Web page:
According to a recent report published by the Institute of International Education, more American students are studying abroad than ever before, however, overall numbers show that only 14 percent of college students as a whole participate in a study abroad program. In addition, findings show that the majority of students who choose to study abroad head to a European country, and male students are much less likely to take the study abroad leap. The study abroad sphere is widening though, and for those who are looking to take part, there is no time like the present to cash in on some good deals.
When it comes to study abroad, European countries, by far, are the most popular for college students. According to the report, published in a November 13, 2012, post by CBS’ Moneywatch’s Lynn O’Shaughnessy, “20 most popular study abroad destinations,” the top five destinations in order are:
- United Kingdom
Of the top five, Italy saw the largest jump in study abroad students, jumping from 27,940 students in 2009-10 to 30,361 students in 2010-11, followed by China, which increased from 13,910 students to 14,596. Other countries on the list such as Japan and Mexico saw dips in study abroad participation and Chile and Ecuador came in at the very bottom. While cost can be perceived as a major deterrent in deciding whether to study abroad, with rising tuition costs at U.S. campuses, study abroad can be a better deal than you might think.
Why study abroad? A tuition saver!
If you are hoping to study abroad and are willing to travel outside of the “box,” that is beyond the top 5 listed above, you may be surprised at what possibilities are out there waiting to be discovered. The notion that study abroad is a luxury that only the fortunate few can afford just isn’t the case anymore. Looking at the costs of tuition in some countries, you can actually save money by spending a semester or year overseas. Justin Snider, an advising dean at Columbia University, points out how other countries’ fees can work in your favor in his September 18, 2012, post, “Consider Study Abroad to Save Money on College,” in U.S. News and World Report.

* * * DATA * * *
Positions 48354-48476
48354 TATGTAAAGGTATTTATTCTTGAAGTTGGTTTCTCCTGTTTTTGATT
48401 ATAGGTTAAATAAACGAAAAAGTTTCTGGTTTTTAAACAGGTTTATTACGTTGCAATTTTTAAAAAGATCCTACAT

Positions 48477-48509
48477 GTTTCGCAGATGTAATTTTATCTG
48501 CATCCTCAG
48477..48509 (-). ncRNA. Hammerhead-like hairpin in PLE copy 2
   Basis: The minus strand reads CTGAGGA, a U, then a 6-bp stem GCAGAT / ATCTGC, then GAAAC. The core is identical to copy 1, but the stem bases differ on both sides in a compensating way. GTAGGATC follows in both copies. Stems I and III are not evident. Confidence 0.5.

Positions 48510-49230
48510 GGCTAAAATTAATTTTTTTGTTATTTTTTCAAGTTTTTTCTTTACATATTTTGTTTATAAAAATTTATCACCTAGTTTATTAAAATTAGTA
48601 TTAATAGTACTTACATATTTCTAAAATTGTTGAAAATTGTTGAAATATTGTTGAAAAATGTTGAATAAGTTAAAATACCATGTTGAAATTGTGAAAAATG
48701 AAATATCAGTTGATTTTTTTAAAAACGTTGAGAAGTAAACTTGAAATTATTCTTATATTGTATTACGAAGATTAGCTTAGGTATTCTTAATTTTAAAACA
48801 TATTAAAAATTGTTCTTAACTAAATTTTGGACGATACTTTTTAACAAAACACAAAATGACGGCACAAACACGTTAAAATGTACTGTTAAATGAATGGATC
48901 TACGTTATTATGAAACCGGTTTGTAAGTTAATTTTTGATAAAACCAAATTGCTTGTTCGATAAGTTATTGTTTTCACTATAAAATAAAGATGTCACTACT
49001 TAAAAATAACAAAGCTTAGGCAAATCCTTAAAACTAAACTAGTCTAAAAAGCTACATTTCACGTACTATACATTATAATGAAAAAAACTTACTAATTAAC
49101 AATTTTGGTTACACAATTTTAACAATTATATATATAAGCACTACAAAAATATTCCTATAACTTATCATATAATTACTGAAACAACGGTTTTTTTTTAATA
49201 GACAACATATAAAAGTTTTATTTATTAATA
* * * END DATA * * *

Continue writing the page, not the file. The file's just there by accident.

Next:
Some European countries, like Norway, don’t charge for tuition while others charge less than $1,000 per semester at public universities, according to Snider. Snider says you can also save more than $25,000 a year by enrolling directly rather than using a study abroad company.
“Amherst College students, for example, can spend a year at Gottingen University and pay only $21,085, half the usual two-semester tuition they would have paid had they not gone abroad,” Snider writes.
Studying in Germany, as another example, costs only about $600 per semester, which is a steal by most American college student standards. Of course, there are language prerequisites for most of study abroad programs and you need to make sure your home university offers credits for the courses you would be taking.
English speaking countries like New Zealand and South Africa also can be a great bargain.
Making it to graduation — faster
Another skewed perception about studying abroad is that it will prolong the time you are in school. Wrong! Recent studies linking study abroad and retention and graduation rates show that it can increase students’ chances of success. According to statistics published by Inside Higher Ed in a July 10, 2012, post by Elizabeth Redden, “Study Abroad, Graduate on Time,” 64.5 percent of students who study abroad at the University of Minnesota-Twin Cities graduate in four years while 41 percent of students who don’t. Those percentages increase to 90 percent for participants and 58.6 percent for nonparticipants graduating in five years. At the University of California, San Diego, 92 percent of study abroad students graduate in five years compared to 78 percent for non-participants.
While the research is still ongoing regarding graduation rates linked to study abroad, these early findings can be interpreted as a positive argument in favor of going overseas during college. So what are you waiting for?